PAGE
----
½ teaspoon Aleppo pepper
sea salt

1. Rinse the burghul under cold water. Drain and set aside to let it fluff up — stir the burghul with a fork every now and then to separate the grains.

2. Put the cabbage, onion, mint and tomatoes in a large bowl. Add the burghul, lemon juice and oil. Season with the Aleppo pepper and salt to taste. Mix well. Taste and adjust the seasoning if necessary. Serve immediately.
© Anissa Helou — from Modern Mezze


30 g fine burghul
600 g firm ripe tomatoes, diced into small cubes
50 g spring onions, trimmed and very thinly sliced
400 g flat-leaf parsley, most of the stalk discarded, very finely chopped
70 g mint, leaves only, very finely chopped
1/4 teaspoon ground cinnamon
1/2 teaspoon ground allspice (or Lebanese seven-spice mixture)
1/4 teaspoon finely ground black pepper
salt to taste
juice of 1 lemon, or to taste
150 ml extra virgin olive oil
4 gem lettuce, washed and quartered

1. Rinse the burghul in several changes of cold water. Drain well and put in a bowl. Stir it with a fork every now and then to help fluff it up.

2. Put the diced tomatoes in a bowl and set aside while you prepare the onion and herbs. A word of warning: do not chop the herbs with a mezzaluna. This will only bruise them. Instead, use a razor sharp knife and gather as much as you can handle in a bunch and slice them very thin to end up with nice, crisp thin strips.

3. Drain the tomatoes of their juice and put in a large bowl. Add the spring onion and herbs. Sprinkle the burghul all over. Season with the cinnamon, allspice and pepper. Add salt to taste. Add the lemon juice and olive oil and mix well. Taste and adjust the seasoning if necessary. Serve immediately with the quartered gem lettuce.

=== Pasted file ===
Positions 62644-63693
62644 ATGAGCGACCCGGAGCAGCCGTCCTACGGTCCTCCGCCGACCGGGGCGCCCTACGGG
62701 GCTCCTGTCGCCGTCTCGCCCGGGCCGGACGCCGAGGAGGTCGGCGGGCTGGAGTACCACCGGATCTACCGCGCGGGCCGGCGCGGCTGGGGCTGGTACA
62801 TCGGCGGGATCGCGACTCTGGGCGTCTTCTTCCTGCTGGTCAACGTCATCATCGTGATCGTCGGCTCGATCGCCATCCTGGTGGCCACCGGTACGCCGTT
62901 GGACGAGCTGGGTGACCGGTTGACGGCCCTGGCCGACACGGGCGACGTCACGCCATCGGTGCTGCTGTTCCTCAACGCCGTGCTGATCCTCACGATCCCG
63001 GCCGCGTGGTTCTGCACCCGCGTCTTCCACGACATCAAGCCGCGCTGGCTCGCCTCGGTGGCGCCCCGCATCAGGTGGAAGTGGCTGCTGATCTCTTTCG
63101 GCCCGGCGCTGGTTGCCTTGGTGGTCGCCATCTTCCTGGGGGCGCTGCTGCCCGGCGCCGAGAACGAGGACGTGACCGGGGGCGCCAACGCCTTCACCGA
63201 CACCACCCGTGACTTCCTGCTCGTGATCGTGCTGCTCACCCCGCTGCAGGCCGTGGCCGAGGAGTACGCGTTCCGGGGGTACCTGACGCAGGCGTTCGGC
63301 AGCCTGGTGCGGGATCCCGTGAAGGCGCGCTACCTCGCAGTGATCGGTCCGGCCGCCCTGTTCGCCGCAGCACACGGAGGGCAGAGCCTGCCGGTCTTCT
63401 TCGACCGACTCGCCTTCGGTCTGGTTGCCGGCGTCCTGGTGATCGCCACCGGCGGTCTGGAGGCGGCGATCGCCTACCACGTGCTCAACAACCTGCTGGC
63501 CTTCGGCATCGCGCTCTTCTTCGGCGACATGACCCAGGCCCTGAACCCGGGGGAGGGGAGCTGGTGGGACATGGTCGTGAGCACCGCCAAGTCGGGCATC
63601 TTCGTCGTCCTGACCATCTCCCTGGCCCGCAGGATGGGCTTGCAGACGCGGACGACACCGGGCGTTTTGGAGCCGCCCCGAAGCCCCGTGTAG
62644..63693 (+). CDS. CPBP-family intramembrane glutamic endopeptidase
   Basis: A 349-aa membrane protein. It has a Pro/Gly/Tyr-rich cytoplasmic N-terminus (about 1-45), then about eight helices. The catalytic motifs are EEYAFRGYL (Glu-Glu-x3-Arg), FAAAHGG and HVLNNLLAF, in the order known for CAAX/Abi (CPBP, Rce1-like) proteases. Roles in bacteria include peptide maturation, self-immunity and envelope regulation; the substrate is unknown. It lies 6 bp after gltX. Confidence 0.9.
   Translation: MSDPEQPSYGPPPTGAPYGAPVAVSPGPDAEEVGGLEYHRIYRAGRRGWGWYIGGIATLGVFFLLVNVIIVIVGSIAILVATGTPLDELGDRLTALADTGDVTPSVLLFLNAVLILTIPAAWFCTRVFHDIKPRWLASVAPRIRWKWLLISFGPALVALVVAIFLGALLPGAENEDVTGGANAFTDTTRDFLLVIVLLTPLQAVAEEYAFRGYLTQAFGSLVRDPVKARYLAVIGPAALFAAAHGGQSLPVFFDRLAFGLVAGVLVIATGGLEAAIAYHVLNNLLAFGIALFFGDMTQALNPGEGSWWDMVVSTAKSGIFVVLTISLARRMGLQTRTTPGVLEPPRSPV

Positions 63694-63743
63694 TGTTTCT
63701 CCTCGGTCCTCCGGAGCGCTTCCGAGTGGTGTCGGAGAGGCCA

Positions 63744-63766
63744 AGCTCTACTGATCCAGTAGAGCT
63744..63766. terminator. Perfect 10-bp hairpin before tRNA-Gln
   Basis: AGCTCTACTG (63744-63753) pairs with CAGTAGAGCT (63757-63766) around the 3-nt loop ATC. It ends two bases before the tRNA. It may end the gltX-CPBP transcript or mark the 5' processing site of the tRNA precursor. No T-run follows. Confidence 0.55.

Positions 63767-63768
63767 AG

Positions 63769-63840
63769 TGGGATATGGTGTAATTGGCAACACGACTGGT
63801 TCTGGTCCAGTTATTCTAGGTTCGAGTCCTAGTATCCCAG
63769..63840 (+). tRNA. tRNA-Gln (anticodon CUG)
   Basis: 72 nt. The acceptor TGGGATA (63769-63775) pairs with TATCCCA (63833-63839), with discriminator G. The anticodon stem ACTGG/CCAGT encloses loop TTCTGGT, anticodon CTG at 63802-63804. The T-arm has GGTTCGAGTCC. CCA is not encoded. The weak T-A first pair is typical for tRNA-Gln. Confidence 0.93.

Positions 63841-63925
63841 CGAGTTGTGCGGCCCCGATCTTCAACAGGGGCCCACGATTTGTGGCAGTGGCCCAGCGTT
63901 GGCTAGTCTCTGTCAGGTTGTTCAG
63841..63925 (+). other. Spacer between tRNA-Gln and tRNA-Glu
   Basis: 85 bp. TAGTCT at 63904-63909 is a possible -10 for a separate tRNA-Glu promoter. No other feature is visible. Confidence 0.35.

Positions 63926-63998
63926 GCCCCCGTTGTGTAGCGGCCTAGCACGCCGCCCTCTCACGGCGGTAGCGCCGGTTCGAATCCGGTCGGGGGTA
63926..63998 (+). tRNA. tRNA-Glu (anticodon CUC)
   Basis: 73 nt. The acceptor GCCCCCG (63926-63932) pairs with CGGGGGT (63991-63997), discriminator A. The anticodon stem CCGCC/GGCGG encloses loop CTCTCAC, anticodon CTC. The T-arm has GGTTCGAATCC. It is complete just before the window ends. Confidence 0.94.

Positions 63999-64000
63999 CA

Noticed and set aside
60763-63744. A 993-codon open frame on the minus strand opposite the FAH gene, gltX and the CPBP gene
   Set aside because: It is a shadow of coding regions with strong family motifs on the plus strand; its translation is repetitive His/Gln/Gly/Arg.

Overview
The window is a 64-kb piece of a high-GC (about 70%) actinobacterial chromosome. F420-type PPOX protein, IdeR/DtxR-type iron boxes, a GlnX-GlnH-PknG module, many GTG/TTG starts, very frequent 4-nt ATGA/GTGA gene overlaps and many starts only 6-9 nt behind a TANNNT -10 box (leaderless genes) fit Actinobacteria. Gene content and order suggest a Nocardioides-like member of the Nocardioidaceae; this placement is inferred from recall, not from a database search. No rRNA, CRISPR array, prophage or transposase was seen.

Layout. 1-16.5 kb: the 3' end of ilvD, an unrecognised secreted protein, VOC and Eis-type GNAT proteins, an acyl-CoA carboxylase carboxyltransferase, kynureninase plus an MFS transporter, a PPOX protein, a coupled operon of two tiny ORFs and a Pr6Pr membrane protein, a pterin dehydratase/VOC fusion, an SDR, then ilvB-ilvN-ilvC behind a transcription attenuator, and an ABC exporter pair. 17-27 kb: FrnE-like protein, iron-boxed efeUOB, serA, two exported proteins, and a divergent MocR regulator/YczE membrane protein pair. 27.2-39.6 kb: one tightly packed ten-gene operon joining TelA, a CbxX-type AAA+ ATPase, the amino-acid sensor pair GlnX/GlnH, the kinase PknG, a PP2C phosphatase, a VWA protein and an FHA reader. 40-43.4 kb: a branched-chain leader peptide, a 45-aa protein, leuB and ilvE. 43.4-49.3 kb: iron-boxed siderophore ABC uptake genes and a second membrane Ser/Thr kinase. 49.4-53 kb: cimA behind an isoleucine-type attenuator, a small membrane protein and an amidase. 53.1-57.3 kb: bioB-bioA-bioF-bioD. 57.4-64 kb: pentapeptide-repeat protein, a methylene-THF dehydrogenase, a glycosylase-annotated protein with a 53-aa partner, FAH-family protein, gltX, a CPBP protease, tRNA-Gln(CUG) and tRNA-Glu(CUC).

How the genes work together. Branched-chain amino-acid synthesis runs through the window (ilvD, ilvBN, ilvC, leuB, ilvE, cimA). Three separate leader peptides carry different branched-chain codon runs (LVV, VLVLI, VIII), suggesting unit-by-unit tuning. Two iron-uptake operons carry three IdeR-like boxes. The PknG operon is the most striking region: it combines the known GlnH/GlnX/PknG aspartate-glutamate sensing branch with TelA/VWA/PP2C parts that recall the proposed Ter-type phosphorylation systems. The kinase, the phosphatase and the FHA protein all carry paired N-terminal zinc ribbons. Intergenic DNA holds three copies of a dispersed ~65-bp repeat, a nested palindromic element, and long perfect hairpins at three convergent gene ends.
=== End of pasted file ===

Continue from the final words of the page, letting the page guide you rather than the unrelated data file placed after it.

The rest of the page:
© Anissa Helou — from Modern Mezze or Lebanese Cuisine


Even though I spent three years writing a book on savoury baking, baking bread is not something I do on a regular basis. And baking sourdough bread is definitely not something I am comfortable with, not until recently that is. I tried to make my own sourdough but it didn’t really work. The dough just wouldn’t rise without adding a little yeast to it. Then, I went to Sao paulo and had Luiz Camargo’s (my lovely friend who edits Paladar) sourdough loaf which was simply perfect. I asked what his secret was and he offered to give me some of his mother. I was thrilled, although I doubted I would be able to achieve good results, given my sad past history. But his sourdough turned out to be brilliant, as were his instructions both to feed it and to make the bread. I have to admit that my first loaf was not so great but that was because I rushed it. The second one worked, as did the ones that followed — just now, i am worried about the mother but hopefully it’ll just be a hiccup. In any case, my loaves came out as good as Luiz’s and although the bread is different from that at St John’s Bread & Wine, which is my favourite sourdough in London, it is equally good. Here is how I do it.

sourdough-1st-kneading-copy.jpg sourdough-2nd-kneading-copy.jpg sourdough-3rd-kneading-copy.jpg